Donald Kalsched II

Healing Trauma: The Lost and Recovered Soul in Depth Psychotherapy

Donald Kalsched

According to C. G. Jung, the human personality embodies a divine ”spark” or animating essence, often described as the human soul or spirit. Under normal circumstances, this core of selfhood incarnates in the individual and evolves into a unique personality through a process of tolerable suffering that Jung called individuation.

However when severe trauma strikes the developing psyche of a child, this sacred core of the person cannot embody and is split off from the developing personality, retreating into “God’s world,” i.e., into a deep layer of the unconscious for safe keeping. There it continues to exist as a lost soul in suspended animation under a spell cast by the powers of the psyche’s survival system.

With the self thus divided, the trauma survivor feels “broken” or “unreal” and may even lose sight of the lost parts of the self, living a joyless, one-dimensional outer existence concerned more with survival than with true-self living. Clinical depression is often the result.

In this weekend’s lecture and workshop, we will see how Depth Psychotherapy offers the opportunity for renewed contact with the lost core of the self, and hence for renewed feeling-life, creativity, and relatedness. We will also see how the forces of repression resist this healing and are ready to wage a fierce battle for possession of the soul (as seen in Blake's image of the Good and Evil Angels fighting for possession of a child). How this dramatic struggle between life-and anti-life forces comes out in the end often depends on the strength of connection between the analytic partners and whether their relationship can weather the many storms and stresses that threaten to de-rail the therapy venture or end it prematurely.

In this slide-illustrated lecture, Dr. Kalsched will describe a series of dramatic moments in the psychotherapy of trauma survivors where a breakthrough occurred in the client’s access to dissociated feelings. These moments were accompanied by vivid dreams in which a lost or abandoned “child” appeared– often menaced by the psyche’s repressive powers. The speaker will then show the parallels between these dreams and those ancient myths that describe the birth and trials of the archetypal Hero– the one who always carries a dual destiny– part human, part divine, and whose ”purpose” is to renew the community. More details.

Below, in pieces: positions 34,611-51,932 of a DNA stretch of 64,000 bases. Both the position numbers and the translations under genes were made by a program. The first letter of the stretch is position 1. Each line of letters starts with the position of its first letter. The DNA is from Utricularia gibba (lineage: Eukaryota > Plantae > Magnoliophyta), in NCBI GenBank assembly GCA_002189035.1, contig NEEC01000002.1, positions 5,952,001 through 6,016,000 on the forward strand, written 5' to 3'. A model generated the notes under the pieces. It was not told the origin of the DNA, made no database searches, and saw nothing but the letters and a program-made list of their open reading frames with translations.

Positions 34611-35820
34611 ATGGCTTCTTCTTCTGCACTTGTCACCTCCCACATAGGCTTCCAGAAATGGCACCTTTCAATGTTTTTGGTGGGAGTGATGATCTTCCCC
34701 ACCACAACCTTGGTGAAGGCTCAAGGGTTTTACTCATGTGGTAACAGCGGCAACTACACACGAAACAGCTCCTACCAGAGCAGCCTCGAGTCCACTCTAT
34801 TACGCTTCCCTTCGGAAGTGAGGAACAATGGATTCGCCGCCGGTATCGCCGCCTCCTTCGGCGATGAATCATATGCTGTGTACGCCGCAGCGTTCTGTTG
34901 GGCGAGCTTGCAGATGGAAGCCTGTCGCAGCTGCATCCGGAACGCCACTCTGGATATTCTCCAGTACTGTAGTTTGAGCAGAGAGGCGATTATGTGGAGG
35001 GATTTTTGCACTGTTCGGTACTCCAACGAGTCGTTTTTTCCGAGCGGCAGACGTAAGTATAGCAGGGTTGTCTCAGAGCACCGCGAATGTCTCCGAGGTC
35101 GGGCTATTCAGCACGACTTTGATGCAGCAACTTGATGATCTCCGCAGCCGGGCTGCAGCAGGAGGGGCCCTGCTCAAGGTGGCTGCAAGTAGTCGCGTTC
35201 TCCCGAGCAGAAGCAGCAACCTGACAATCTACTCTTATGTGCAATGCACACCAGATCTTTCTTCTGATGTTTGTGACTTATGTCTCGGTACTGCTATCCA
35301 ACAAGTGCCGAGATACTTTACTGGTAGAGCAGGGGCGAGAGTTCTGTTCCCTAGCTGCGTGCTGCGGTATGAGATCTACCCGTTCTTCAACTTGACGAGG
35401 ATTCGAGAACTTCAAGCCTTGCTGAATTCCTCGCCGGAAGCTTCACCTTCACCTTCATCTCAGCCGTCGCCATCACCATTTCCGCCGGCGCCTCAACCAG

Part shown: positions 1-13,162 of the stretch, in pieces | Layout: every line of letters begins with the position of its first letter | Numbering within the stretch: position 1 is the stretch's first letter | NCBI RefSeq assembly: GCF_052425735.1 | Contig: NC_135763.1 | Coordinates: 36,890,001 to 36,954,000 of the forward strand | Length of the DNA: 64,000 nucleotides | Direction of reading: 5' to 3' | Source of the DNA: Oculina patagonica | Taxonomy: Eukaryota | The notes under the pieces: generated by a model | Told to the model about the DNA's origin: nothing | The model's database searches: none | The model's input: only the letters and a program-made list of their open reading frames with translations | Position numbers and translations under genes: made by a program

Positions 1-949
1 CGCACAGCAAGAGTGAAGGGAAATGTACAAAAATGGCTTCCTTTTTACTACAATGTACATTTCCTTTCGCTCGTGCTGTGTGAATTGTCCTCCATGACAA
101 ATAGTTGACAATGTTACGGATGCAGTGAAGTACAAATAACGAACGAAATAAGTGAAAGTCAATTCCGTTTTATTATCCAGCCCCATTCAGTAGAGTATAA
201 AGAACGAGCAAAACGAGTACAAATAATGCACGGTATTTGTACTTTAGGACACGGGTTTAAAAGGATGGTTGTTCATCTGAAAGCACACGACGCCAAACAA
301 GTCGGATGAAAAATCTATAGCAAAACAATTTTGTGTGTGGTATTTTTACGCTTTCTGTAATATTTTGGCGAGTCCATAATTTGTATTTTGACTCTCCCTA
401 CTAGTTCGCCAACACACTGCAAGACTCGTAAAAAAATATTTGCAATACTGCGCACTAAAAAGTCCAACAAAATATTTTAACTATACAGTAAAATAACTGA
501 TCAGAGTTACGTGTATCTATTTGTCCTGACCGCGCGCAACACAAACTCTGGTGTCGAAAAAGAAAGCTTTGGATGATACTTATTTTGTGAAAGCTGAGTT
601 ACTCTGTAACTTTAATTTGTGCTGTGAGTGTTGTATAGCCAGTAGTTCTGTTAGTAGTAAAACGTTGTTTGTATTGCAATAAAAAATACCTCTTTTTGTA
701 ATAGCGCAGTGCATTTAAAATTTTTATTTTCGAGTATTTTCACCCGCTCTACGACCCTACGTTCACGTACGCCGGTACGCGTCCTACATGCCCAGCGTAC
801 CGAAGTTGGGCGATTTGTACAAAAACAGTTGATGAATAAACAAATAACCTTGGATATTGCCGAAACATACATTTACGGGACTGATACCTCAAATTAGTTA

Trauma survivors often report that their lives are a “living Hell.” This pathological situation is created by the psyche’s archetypal defenses and their depressive power over what one psychoanalyst called “the lost heart of the self,” with its desire for love and intimate relationship. Psychotherapy of this condition involves what the medieval theologians called a “Descendit ad Inferos“–a harrowing descent into all the hellish un-remembered pain of the patient’s early life. Dante’s Divine Comedy gives us a beautiful literary example of such a companioned descent, as Virgil and Dante descend into the nether regions in order to heal the poet’s mid-life depression. Following Dante and his guide down to their confrontation with the “dark Lord” of Hades, Dr. Kalsched will show in this slide-illustrated lecture how depth psychotherapy in conjunction with affective neuro-science, and the findings of attachment theory and relational theory all lead toward answers of the central question posed by both the clinical and literary material, vis. how can the otherwise sealed crypt of Hell be opened and its occupants liberated? More details.

Donald Kalsched, Ph.D., is a Jungian analyst and clinical psychologist who practices in Santa Fe New Mexico. He is a member of the C. G. Jung Institute of Santa Fe, a senior faculty member and supervisor with the Inter-Regional Society of Jungian Analysts and lectures nationally and internationally on the subject of trauma and its treatment. His celebrated book The Inner World of Trauma: Archetypal Defenses of the Personal Spirit (Routledge 1996) explores the interface between contemporary psychoanalytic theory and Jungian thought as it relates to practical clinical work with the survivors of early childhood trauma. His new book, Trauma and the Soul: A Psycho-spiritual Approach to Human Development and its Interruption (Routledge, 2013) explores the “spiritual” dimensions of clinical work with trauma-survivors. He and his wife Robin live in Santa Fe, during the winter, and summer in Newfoundland, Canada.